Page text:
UX writing retreat

I write this in the lounge of a grand house overlooking the English Channel. The architecture feels faintly colonial: three balconies, high ceilings and flaking white paint. Our mobiles have latched on to the French networks and pushed our clocks onto continental time. An hour lost, an hour gained, it doesn’t matter. Time is unimportant here.

And that’s the point. Eight of us have gathered here for a long weekend to write and to think. For some, it’s a chance to blog. Others plan larger projects. We try to ignore the WiFi and instead discuss information architecture, mentoring, and the job market. We talk about our favourite books and bemoan the lack of unbridled joy in design literature.

The sound of the wind and the waves is indistinguishable. Of course we chose February to save money, but I’m keen also to embrace the bleak romance of the English winter. It’s a suitably wild and blustery weekend and, once we find the thermostat, we huddle together over glowing rectangles and cups of tea. Various tools of the trade emerge: Scrivener, WriteRoom, Writer, Ommwriter, TextEdit. iPads, PCs, Macs, pens and paper. In the evenings we seek out the local pubs, armed with flashlights, obvious tourists in this quiet village.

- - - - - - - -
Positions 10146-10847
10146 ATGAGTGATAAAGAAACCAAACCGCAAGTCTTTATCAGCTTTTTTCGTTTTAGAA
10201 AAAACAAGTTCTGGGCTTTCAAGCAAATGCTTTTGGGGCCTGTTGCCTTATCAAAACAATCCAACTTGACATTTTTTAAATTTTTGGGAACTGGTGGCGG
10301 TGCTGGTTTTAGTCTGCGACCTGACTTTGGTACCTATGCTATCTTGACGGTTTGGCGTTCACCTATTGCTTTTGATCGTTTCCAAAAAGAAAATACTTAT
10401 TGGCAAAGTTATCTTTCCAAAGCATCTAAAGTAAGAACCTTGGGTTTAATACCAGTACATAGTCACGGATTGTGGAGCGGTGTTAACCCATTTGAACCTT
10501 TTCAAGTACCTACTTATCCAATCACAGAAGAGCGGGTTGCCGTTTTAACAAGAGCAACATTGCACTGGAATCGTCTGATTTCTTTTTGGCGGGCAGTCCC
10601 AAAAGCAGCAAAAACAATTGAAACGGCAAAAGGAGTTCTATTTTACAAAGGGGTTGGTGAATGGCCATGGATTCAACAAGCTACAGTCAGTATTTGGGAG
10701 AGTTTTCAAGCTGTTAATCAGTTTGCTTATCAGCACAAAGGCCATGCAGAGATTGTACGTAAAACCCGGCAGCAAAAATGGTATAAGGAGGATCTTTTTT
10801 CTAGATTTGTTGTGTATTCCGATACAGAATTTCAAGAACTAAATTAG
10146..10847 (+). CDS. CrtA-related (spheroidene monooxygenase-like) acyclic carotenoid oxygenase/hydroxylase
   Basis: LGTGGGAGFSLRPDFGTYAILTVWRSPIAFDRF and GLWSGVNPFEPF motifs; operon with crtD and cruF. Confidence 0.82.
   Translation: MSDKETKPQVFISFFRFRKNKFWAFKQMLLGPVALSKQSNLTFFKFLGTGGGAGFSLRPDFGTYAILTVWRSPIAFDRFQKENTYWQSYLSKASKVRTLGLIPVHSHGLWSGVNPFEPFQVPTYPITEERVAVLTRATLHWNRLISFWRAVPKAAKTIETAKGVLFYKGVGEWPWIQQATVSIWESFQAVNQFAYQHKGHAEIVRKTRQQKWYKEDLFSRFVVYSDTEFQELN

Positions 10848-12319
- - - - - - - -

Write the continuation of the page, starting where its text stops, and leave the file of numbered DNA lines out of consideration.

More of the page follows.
It’s a somewhat melancholy wind-down as people drift away early to prepare for a week of work. (In retrospect, a Monday off is too easy to sacrifice.) I watch the ferries slither to the West and debate whether that’s Calais I can see, or just a watery horizon.

It’s been a successful weekend. A clearing of the cobwebs, and a chance to slow down and create without distraction. We need more of these downtempo moments.

Attendees: Cennydd Bowles, Matthew SolleIan FennMags HanleyTyler TateAnn McMeekinAmanda WrightSjors Timmer

Cennydd Bowles